What’s Your Diagnosis? An Evidence-Based Approach to Nonoperative Management of Traumatic Hemorrhagic Shock in the ED
October 20, 2020
Posted by Andy Jagoda MD in: What's Your Diagnosis , trackback
Welcome to this month’s What’s Your Diagnosis Challenge!
But before we begin, check to see if you got last month’s case on Management of Deep Vein Thrombosis in the Emergency Department right.
Case Presentation: An Evidence-Based Approach to Nonoperative Management of Traumatic Hemorrhagic Shock in the Emergency Department
Your first patient of the night is a 45-year-old man who was involved in a highway motorcycle crash. He is complaining of abdominal and pelvic pain and had a 30-minute helicopter transport time. On arrival, his vital signs are: heart rate, 130 beats/min; blood pressure, 100/60 mm Hg; respiratory rate, 26 breaths/min; temperature, 37°C; oxygen saturation, 96% on room air; and GCS, 14. You know this patient will need fluid resuscitation, but you are unsure whether you should start with crys- talloid or blood…
After an EMS time-out, the primary survey for this previously healthy 45-year-old man in the motorcycle crash found him maintaining his airway but having intense pain with breathing, intact pulses, and clammy skin. He was quickly exposed, revealing a diffusely ecchymotic torso. The secondary survey revealed crepitus along his lower ribs and an unstable pelvis. Because your first priority was hemorrhage control, you applied a pelvic binder.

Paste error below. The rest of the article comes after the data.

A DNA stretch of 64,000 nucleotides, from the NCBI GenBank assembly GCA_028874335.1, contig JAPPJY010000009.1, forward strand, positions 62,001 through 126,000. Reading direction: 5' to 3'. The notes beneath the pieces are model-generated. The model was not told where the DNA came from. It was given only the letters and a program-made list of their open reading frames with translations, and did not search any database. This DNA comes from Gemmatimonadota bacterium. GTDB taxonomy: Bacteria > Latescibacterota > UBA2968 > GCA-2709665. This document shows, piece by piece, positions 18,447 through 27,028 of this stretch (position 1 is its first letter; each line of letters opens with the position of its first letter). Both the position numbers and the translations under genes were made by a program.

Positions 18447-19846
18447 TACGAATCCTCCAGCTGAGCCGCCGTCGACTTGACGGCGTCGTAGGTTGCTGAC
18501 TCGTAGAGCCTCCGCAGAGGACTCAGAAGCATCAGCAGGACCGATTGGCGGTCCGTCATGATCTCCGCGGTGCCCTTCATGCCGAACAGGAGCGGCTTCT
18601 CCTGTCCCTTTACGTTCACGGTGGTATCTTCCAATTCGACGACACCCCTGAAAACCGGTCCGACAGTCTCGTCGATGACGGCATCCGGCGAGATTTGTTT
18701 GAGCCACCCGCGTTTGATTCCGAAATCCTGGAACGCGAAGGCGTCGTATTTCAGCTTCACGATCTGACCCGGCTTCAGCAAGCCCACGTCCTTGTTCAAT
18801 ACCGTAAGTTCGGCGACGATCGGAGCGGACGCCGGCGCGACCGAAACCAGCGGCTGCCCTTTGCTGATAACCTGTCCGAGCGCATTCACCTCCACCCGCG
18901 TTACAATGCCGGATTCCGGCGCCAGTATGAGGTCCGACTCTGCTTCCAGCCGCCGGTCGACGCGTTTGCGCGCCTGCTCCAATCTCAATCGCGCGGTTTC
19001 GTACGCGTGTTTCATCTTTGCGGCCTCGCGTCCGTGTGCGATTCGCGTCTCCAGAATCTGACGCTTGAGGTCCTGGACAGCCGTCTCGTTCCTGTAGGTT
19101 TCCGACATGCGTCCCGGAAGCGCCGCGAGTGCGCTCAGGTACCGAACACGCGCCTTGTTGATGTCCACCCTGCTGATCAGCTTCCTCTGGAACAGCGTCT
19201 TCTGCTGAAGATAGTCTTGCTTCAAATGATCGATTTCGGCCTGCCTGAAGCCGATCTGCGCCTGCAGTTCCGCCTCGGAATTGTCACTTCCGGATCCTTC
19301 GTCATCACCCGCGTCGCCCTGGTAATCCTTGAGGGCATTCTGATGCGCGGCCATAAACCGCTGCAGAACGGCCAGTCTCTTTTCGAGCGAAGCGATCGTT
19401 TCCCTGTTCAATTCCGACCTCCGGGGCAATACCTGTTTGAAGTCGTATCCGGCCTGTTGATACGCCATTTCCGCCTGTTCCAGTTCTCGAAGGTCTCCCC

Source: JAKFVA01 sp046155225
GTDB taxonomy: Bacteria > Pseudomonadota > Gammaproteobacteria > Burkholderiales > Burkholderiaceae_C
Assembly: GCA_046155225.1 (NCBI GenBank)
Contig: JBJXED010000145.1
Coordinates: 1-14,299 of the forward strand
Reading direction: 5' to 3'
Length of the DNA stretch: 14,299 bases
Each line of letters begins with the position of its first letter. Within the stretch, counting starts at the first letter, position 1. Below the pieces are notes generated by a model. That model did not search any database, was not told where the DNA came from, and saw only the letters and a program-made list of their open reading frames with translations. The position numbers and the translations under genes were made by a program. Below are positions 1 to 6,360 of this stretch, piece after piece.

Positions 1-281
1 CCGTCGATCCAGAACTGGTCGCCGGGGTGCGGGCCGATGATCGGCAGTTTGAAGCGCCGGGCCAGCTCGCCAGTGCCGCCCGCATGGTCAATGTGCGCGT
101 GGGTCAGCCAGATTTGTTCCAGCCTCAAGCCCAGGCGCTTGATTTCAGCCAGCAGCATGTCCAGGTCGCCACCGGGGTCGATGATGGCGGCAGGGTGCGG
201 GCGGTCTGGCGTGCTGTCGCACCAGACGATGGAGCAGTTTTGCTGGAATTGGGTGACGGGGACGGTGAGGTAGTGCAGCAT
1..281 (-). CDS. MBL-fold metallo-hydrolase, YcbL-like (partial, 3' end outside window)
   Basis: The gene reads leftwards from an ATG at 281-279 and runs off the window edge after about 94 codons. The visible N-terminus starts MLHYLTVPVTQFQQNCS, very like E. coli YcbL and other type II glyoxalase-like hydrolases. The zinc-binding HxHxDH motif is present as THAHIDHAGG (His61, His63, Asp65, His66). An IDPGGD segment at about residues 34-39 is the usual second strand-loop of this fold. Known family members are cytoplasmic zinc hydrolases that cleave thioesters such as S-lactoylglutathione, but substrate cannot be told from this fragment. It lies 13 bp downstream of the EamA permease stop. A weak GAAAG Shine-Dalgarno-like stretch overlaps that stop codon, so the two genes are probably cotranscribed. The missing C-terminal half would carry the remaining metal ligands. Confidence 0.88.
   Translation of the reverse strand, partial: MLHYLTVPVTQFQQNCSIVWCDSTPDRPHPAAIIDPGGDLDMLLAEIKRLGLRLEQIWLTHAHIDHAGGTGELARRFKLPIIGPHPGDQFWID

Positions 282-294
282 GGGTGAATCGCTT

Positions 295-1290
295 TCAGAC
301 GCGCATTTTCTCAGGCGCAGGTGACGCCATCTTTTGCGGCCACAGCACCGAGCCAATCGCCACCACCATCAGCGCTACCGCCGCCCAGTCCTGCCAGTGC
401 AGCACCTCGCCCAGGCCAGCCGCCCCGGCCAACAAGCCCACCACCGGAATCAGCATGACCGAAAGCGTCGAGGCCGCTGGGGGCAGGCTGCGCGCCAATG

Your eFAST exam revealed free fluid in the Morison pouch, the splenorenal space, and behind the bladder, but no pneumothorax or tamponade. His shock index of 1.3 and his ABC score ≥ 2 indicated a high likelihood for needing ≥ 10 units of pRBCs, so you called for the first cooler of your hospital’s MTP, which followed 1:1:1 ratios of plasma, platelets, and pRBCs, supplemented with calcium and cryoprecipitate. Because your patient was now maintaining his SBP > 80 mm Hg and you did not suspect TBI, you did not bolus any crystalloid while the MTP was mobilized.
Tranexamic acid 1 g was administered by EMS, and his tranexamic acid infusion was initiated in the ED. Initial labs drawn included type and cross, VCT, CBC, PT/INR, fibrinogen, VBG with lactate, and ionized calcium, but the patient was taken swiftly to the OR by your activated trauma team for exploratory laparotomy. A splenectomy was performed and external fixator applied, in addition to pelvic packing. He recovered in the trauma ICU, with ongoing resuscitation.